Show Me the Money

Money matters, in party politics as in everything else. So the news that Paul Sykes, the multi-millionaire Yorkshireman with a strong dislike of the European Union, is to finance UKIP’s European election campaign next year, will have done little to cheer the Conservative Party, who might have been the chief political beneficiary of some of Mr Sykes’s estimated £650m fortune, were it not for their long-term dithering on the issue of Europe.

While I doubt very much that this will be a ‘severe blow’ for the Tories, as some hacks have suggested, it must nevertheless come as a disappointment to them. Although CCHQ are far from impoverished (thanks in no small part to Lord Ashcroft and Michael Farmer), Sykes’s very public financial support of their UKIP rivals may mean that the Tories may have to release carefully hoarded funds in 2014, which they would otherwise have used at the next general election.


The announcement was not as revelatory as some seemed to make out, as this is far from the first time that Mr Sykes has backed the anti-Europe lobby. He donated £1.5 million to UKIP in 2004 to fund their European elections, being one of the main sources of funding for the party. Likewise in 1998, along with Sir James Goldsmith, he was one the major backers of the successful campaign to keep the pound, rather than allow New Labour to sign Britain up to the Euro – an apparently prophetic move, given the appalling state of the Eurozone 15 years later.

Mr Sykes’s pending donation proves that UKIP have friends in wealthy places who can provide the ready cash for Farage’s campaigns. More worrying still for Cameron and Miliband is the fact that Paul Sykes is not the first wealthy party donor to find his way to UKIP. The party treasurer, Sir Stuart Wheeler, is another major donor who switched from backing the Tories over the vexed issue of Europe: Wheeler was expelled from the Conservative Party in 2009 after he donated £100,000 to UKIP.

With UKIP back in the media spotlight, so the customary sneering from Coalition politicians has begun (while Labour continues to remain nervously silent on both Europe and UKIP). Sneerer-in-chief has been Nick Clegg, whose invective was no more vitriolic than to suggest UKIP was “unpatriotic” and to say that the party were guilty of a “betrayal of the national interest” in their desire for Britain to withdraw from the EU. Aside from the pettiness of Mr Clegg’s throwaway comments, betrayal is certainly something the Lib Dems know a lot about – the spectre of its broken promise on tuition fees will haunt Nick Clegg all the way to the ballot box.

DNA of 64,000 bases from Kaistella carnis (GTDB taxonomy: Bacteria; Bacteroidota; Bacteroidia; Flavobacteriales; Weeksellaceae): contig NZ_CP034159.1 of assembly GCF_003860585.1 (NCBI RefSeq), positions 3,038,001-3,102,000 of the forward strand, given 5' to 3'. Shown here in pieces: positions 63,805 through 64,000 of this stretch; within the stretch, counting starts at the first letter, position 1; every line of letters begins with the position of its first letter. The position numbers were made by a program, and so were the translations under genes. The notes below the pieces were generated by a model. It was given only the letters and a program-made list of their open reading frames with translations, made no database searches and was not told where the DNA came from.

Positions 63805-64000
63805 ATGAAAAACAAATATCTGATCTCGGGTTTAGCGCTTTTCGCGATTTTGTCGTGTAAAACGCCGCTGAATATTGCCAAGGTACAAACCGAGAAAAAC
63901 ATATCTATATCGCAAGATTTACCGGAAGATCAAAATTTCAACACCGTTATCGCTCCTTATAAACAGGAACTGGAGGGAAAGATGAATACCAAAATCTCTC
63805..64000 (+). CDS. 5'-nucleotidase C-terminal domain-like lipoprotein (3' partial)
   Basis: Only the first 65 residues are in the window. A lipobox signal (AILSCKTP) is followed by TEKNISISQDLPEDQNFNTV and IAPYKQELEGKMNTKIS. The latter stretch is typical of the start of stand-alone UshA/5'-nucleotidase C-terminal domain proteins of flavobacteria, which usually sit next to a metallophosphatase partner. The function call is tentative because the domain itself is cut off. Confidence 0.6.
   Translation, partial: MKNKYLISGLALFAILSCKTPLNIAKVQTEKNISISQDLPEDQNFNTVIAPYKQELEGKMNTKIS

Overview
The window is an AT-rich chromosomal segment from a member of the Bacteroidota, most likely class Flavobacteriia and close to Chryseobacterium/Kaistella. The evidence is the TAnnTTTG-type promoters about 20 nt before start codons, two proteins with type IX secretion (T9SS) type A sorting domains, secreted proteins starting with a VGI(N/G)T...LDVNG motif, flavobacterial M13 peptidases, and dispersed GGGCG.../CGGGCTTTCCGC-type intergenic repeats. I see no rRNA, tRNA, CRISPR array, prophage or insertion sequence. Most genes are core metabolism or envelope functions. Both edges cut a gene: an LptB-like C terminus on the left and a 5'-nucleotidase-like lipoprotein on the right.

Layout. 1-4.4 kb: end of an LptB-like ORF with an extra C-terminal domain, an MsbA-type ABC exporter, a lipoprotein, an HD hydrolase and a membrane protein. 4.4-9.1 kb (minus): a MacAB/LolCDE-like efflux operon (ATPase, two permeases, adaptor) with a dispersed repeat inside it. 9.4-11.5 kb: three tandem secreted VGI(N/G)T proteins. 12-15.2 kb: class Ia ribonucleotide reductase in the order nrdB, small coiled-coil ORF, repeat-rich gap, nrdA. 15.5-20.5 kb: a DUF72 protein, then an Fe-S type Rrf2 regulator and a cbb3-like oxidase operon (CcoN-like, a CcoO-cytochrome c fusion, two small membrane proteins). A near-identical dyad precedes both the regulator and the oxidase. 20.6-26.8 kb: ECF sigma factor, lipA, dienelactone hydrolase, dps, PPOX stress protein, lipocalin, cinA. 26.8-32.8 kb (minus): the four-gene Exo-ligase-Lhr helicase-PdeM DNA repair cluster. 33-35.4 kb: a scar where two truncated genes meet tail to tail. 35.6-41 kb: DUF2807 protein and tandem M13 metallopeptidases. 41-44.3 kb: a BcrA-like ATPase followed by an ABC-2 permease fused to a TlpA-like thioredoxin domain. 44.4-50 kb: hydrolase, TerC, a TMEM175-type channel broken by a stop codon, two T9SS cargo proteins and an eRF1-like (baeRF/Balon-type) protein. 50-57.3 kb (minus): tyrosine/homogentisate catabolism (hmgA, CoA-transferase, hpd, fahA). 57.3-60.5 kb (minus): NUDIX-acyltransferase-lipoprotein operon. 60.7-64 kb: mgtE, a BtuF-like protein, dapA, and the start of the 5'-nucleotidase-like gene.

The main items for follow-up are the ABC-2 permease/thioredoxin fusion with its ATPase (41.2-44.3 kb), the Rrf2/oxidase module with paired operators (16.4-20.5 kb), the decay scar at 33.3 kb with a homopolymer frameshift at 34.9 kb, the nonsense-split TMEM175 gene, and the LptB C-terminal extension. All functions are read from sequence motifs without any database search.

Forgetting the Lib Dems (which is easily done), the Tories should be just as worried about Paul Sykes, and a few others like him, as their coalition partners seem to be. Apart from his immense personal wealth, it is clear that Mr Sykes is as serious now as he was in 2004 of ridding Britain of its membership of the EU. In no uncertain terms, Sykes said: “I want this country to get back to becoming a self-governing nation…That is what I am in it for. I am not going to sit here and do nothing. It’s my final thing this, it’s my Waterloo.” Paul Sykes’s latest donation proves that he really is prepared to put his money where his mouth is.

And if the plain-speaking Yorkshireman continues to bank roll UKIP at every available opportunity, it may well be that David Cameron finds himself playing Napoleon to Nigel Farage’s Wellington in the European election next year.

Dominic Kirby




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